Monday, 11 January 2010

A long thank you note!

Almost an year & a half back, I met an interesting family at the Bangalore airport. They were a middle aged couple with 2 kids. A boy named Akash, who was in Class 7 and a girl named Nidhi who was in Class 6. I think the dad was somewhere in his early 40s. I remember them today, because a simple little conversation I had with them has turned out into a really powerful idea in the education space.

I was talking to them & telling them about how I run a company called Vita Beans. They were naturally surprised that a guy who looks like a high school kid had started a company & they wanted to know more. And since I anyway love talking about my startup, I started telling them about how we started as a research project almost 2 years before & how we built our first simulation engine that simulates human behaviour in a variety of environments. We had used a myriad of research frameworks from neuroscience, cognitive science, artificial intelligence & fuzzy logic. They didn't seem to understand much except that we were tremendously successful in getting high accuracies & quality results from our work.

Somewhere down the conversation, the mother said something very interesting. She said "There is something I always wanted to know. You know when I take Nidhi with me to a grocery store or a shopping market, the shopkeeper tells me the price of all the items I have purchased before billing me.... Item1 - 30Rs, Item2 - 217Rs, Item3 - 125Rs & so on. And within seconds of him completing the list, my daughter looks at me & says - Mom, it's 1231 rupees. Now... I know she's right because she has developed a habit of doing that every time and she is always right. But the shopkeeper does not know that and so he takes out a calculator, punches in the numbers... Voila! 1231 rupees it is. He then gives me a smile & a complicated look that says - Wow, you have a genius for a daughter there!. And I'm all smiles & proud of her" she was already beaming at her daughter when saying this.

She continued "But then we come home & an hour later, she shows me her marks card & it reads - mathematics... 42/100. I don't know why but I suddenly loose my cool & start yelling at her - You're so dumb at maths. You need to work hard, I'm sending you to tuition starting tomorrow. I know she is good at maths, but I don't know why she scores less. I don't know what to do"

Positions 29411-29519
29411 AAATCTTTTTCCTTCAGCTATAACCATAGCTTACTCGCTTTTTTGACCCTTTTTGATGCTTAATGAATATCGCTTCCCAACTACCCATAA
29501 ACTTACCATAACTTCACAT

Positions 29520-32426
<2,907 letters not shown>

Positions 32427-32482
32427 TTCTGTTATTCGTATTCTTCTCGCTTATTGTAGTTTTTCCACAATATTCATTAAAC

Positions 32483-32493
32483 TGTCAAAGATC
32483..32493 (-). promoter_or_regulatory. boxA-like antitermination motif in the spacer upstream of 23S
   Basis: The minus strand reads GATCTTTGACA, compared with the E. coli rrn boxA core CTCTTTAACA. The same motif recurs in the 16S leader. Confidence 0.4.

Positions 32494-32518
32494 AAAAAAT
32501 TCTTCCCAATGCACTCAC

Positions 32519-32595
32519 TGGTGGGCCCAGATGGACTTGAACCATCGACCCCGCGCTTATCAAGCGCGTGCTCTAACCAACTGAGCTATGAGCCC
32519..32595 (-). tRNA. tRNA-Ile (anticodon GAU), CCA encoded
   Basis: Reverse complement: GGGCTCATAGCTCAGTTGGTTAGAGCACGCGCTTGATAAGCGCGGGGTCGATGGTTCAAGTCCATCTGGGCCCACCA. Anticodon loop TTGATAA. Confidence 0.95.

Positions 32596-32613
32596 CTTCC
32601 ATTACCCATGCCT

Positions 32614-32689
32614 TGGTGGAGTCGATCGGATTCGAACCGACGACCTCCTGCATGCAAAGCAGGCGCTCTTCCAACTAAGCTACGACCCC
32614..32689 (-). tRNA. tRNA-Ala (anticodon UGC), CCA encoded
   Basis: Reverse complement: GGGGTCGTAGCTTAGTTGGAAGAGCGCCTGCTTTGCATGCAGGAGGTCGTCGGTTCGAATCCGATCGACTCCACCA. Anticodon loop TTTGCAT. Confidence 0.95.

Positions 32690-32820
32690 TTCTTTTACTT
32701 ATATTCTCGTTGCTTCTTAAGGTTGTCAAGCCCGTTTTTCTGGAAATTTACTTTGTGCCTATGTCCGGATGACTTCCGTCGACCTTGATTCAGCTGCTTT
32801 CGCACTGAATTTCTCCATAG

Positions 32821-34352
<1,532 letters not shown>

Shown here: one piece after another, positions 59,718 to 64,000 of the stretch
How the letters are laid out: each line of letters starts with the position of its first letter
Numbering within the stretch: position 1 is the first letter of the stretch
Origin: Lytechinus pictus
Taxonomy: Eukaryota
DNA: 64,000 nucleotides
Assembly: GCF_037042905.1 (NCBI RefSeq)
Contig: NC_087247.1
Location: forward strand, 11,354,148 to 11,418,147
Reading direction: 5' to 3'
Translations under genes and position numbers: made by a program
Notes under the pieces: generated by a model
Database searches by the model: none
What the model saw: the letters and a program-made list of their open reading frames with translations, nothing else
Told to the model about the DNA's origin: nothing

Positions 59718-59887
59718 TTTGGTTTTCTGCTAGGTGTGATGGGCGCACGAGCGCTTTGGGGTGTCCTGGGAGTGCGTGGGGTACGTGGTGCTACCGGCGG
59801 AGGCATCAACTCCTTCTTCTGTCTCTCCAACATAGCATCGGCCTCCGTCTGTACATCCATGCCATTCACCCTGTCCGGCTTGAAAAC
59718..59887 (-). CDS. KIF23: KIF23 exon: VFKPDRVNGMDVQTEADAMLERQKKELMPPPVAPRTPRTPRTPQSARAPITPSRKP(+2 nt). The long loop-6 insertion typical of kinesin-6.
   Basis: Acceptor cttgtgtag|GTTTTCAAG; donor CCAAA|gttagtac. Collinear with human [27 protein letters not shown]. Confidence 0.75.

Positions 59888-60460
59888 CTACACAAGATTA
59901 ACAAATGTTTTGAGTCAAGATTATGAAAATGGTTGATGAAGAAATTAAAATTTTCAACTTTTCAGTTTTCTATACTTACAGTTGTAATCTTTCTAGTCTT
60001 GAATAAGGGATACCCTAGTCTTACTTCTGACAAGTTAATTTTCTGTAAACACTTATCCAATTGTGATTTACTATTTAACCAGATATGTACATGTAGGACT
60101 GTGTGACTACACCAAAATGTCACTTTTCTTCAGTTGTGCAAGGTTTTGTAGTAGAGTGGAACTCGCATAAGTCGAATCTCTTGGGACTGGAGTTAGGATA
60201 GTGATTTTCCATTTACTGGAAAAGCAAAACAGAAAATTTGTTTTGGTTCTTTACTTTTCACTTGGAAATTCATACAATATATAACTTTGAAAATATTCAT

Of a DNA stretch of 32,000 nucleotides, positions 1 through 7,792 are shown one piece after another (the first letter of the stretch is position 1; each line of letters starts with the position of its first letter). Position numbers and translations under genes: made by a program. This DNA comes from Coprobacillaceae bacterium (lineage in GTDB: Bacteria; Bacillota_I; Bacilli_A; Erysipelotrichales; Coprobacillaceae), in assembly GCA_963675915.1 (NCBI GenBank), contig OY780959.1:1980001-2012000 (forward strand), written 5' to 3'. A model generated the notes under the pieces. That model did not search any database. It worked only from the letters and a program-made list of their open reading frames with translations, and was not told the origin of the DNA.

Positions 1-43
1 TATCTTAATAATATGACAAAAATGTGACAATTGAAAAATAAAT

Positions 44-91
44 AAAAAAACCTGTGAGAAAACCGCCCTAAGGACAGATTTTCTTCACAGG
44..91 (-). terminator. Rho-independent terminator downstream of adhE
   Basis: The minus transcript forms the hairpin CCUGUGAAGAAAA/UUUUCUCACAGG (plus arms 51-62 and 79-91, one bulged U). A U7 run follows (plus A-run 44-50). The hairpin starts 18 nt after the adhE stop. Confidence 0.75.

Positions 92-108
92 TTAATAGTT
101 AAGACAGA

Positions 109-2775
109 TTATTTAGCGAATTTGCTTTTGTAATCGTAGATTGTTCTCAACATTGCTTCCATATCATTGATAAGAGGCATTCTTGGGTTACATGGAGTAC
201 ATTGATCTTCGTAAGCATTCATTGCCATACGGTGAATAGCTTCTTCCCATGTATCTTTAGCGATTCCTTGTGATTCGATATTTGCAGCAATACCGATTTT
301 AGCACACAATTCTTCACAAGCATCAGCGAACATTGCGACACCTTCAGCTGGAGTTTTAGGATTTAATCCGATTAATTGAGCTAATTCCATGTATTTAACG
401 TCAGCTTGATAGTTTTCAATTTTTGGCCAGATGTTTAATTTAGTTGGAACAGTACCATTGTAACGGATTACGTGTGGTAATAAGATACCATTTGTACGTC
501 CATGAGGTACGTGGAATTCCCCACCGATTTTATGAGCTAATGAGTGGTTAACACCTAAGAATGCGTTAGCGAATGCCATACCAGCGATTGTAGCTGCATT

She then looks at me & says "You said you do all those stuff about human behaviour simulation. Do you understand why she scores less in exams when she really is intelligent?"

Frankly, I did not know! When we were in school, my younger brother too was something similar. He could remember the batting averages of every damn cricketer from 1983 to the present day. But his super memory didn't work as well when he had to remember his lessons. And I had no clue why! Neither did my parents.

I just shrugged, looked at the mother & said "I don't know why! But I'm very sure it has nothing to do with mathematics as such" But that got me thinking. When I came back, we discussed it in my team, we spoke to some of the professors working in the field of learning & cognitive sciences. We took time, but we tried to understand why Nidhi was scoring less at maths.

After a while, we found that we were not alone. A few other research groups have also been excited about the connection between learning & cognitive functions. We looked more into such results & came up with frameworks of our own to translate many of the research findings that we learnt into something that kids can understand & use. It seemed like we were finally able to answer - why is it that kids fare differently in situations which demand the use of same skills, but in different ways.

But before we converted our frameworks into some sort of a product, there was another challenge that caught our attention. This has been a problem which grown ups (read parents, teachers, adults) would most of the time not even acknowledge as something that is a problem. And that is - we, as kids, are inherently lazy. We are lazy to get up in the morning, we are lazy to iron our clothes & if there is an exam on that day, we are lazy to even have breakfast. We wait for our Mothers to spoon feed our breakfast as we feverously glance through our textbooks. In spite of knowing about our laziness, our entire system of education & learning tries to pull us out of this laziness before it can teach us something that can change our lives. A tough job, ain't it!

On the other hand, we are also super-active & enthusiastic about certain other things. Things which we enjoy doing, things which make us happy. Grown ups often cannot even understand our excitement in many cases. So we looked at these two contrasting tendencies in children & thought - why not build a tool that puts the kids in a fun & addictive gaming environment & weave the learnings into the environment so that they automatically pick it up as a side effect?


And so we started working on the design for a tool, called MindMaps. It is a cognitive tool that lets you profile & train your brain functions in an addictive & enjoyable way. The brain functions can be the ones like Memory, Attention, Problem Solving, Learning & Flexibility or they can even be skills like Speech, Maths & Vocabulary.

We have been working non-stop to convert our designs into a tool that focuses as much on user experience (if not more) as on the utility and usefulness of the product. The learning has been great so far & the first opinions from folks in the industry has also been exceptionally good. And somewhere in between the excitement - I feel like thanking the couple & their kids, Akash & Nidhi, who got us into this space an year and a half ago.

I don't know what the names of Akash & Nidhi's parents are! I never asked, they never told. But here's me saying Thank You! with all my heart.